Oh dear. If we thought France’s opening performance was awful the Les Bleus readily sunk to new and impressive lows with a pitiful shift put in against Mexico. At last, justice of sorts, as a team in green were deserved winners, and have left French World Cup hopes clinging by a thread. Raymond Domenech has certainly impressed as a coach. Quite how he has managed to get a side packed with footballing superstars to play like they’ve never met each other is nothing short of remarkable.
In what was a poor team performance Florent Malouda proved to be the brightest spark in France’s livelier moments. As we’ve seen so often this season he bustled in midfield, his pace and strength causing problems but he was often hemmed in by a well drilled defence. His stinging drive early in the second half was perhaps France’s best moment. If only Anelka had got as far as the second half. You had to feel sorry for the bloke in this game. The thankless task of a lone front man, with no midfield runners going behind him (or often remotely near him) he was never able to make an impact on the game. The useless Gignac and not Henry, who remained anchored to the bench in apparent misery throughout, replaced him. No wonder the verbals were directed Domenech’s way at half time. Much like France you have to say Anelka had underperformed so far and it anyone’s guess how the players’ revolt will affect their performance against the host nation. Former blue legend Billy Gallas was one of the worst culprits for the previous display, at one point backing away from Mexican winger Carlos Salcido as you would a venomous snake. It would be difficult to argue that he can still defend at this level after that. Partnering him at centre half was Abidal, their comedy routine of trying to keep offside may mean they get some Panto work as the new Chuckle Brothers this Christmas. Domenech’s decision to leave out the attacking threats of Benzema and Nasri looks smarter every game. France must now hope that the two South American sides somehow don’t fashion a convenient draw, so good luck with that. On the plus side, it looks as though two of our key players will be back in time for preseason.
Serbia followed in the early kick off at the Nelson Mandela Bay Stadium. After crushing Australia with some sexy football Serbia had good reason to be cautious, in the end they may just have proved the Germans are fallible (and really can miss pens) after all. It was a dogged display from the Serbs and they had to thank an over fussy ref for the early dismissal of Miroslav Klose. A few minutes later this paid dividends with Liverpool-bound Jovanovic netting the winner from close range. Germany still proved to be much the better side in the second half, Vidic bizarrely opting to handle the ball and gifting Podolski a chance from the spot that was well and truly blown. Ivanovic again had a quiet game, there were no surges past the impressive Krasic, instead he was throwing himself into headers in a strong rearguard display. One lapse did see him leave Podolski completely unmarked on the left, the German had clearly left his shooting boots somewhere else though and blazed wide. Of the transfer rumours Mesut Ozil again looked a class act and would no doubt nicely fill that Joe Cole-shaped hole in midfield.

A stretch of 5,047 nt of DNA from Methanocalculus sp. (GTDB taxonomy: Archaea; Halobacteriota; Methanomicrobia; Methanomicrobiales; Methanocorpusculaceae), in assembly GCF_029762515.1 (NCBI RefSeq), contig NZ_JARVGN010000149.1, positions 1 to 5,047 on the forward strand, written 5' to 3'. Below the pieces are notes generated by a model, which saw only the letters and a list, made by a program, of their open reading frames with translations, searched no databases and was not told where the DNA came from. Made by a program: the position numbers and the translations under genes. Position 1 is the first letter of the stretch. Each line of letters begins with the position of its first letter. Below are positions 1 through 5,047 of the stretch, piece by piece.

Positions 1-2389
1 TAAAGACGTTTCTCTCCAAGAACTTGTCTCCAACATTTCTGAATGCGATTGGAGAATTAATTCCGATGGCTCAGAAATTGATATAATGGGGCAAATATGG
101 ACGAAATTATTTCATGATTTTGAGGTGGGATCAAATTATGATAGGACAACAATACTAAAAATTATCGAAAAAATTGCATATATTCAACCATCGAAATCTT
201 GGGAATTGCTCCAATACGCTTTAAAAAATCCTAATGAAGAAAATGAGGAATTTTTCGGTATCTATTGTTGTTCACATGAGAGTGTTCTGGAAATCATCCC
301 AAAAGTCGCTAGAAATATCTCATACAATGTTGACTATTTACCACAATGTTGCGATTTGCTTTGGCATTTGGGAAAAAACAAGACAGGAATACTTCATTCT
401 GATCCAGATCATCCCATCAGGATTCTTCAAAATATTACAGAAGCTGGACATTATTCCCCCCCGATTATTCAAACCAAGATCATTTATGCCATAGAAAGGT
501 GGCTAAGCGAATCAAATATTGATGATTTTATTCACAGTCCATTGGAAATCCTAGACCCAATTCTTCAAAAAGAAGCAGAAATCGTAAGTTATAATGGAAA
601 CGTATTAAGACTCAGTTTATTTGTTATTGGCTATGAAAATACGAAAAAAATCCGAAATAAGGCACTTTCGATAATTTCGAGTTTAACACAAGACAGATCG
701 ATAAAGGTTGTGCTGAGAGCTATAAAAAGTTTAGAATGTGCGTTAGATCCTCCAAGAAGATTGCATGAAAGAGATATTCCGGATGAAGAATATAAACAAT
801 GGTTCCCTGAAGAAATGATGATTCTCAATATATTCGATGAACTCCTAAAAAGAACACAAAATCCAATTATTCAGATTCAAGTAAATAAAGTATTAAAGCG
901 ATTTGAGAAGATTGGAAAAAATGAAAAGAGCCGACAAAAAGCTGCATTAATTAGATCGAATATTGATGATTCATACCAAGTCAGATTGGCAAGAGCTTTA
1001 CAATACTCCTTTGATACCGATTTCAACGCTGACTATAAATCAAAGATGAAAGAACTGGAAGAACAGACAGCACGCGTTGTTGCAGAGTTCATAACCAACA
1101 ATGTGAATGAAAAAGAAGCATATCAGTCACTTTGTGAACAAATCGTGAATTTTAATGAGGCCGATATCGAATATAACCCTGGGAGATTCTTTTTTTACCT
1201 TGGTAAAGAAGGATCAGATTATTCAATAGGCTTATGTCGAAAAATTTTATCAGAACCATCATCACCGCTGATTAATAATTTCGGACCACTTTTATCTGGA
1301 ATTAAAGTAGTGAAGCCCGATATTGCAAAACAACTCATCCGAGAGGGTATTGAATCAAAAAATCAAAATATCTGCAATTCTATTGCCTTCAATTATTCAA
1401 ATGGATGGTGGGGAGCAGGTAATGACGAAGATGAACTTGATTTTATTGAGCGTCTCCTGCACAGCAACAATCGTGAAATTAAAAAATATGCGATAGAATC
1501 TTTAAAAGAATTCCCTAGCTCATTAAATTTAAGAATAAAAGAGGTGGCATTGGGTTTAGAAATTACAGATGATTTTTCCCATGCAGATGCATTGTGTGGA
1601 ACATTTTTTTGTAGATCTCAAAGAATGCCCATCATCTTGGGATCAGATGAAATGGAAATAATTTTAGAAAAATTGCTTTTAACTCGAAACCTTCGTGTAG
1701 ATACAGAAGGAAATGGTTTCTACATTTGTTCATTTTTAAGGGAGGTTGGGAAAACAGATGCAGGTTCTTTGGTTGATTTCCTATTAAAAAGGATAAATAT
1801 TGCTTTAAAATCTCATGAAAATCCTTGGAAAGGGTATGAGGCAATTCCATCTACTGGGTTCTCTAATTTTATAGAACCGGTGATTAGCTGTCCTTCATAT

England produced a truly woeful performance against Algeria, many of the players looking hindered by the burden of expectation. At least the back four looked very strong, Terry again showing good form and we got more from Ashley Cole going forward, he bombed on past Gerrard on numerous occasions and had a claim to being the side’s man of the match. Lampard had England’s best chances, not being able to connect properly with his left foot in the first half and restricted to long range efforts in the second. Although he packed the biggest goal threat he was unable to influence the misfiring midfield and couldn’t get a grip on the game, something England badly needed. We’ll see if Capello listens to the calls for Joe Cole to start on the left and if England can actually put in a performance in this tournament. Rooney currently looks as far from being the world’s best as you can get, he’ll need to up his game, amongst others, if progress is to be made.
Finally Didier Drogba started up against Brazil alongside Chelsea team mate Kalou. Both were crowded out in the first period by Brazil’s two anchor midfielders, the Dunga defensive approach has worked well so far for the Brazilians. The horribly cynical and cheating centre half Lucio (who is also often brilliant) made sure he tugged and knocked Drogba’s broken arm as often as he could. Ivory Coast were powerless to stop Luis Fabiano and were left to chase the game in the second half. Kalou had some penetrating runs on the left side but created few clear chances, he was replaced with twenty minutes remaining. Drogba at last was finding space and getting touches of the ball. He directed a header back across goal and was unlucky it found the wrong side of the post. His luck was in next time, good movement saw him saunter into the box and nod home a cross from the left. Sadly it was only a consolation at this point but fittingly Didier has been the first Chelsea player to score in this year’s tournament.
This week is crunch time and we’ll soon find out how the groups finish and which big names will be joining Nicholas Anelka watching the world cup from the comfort of home.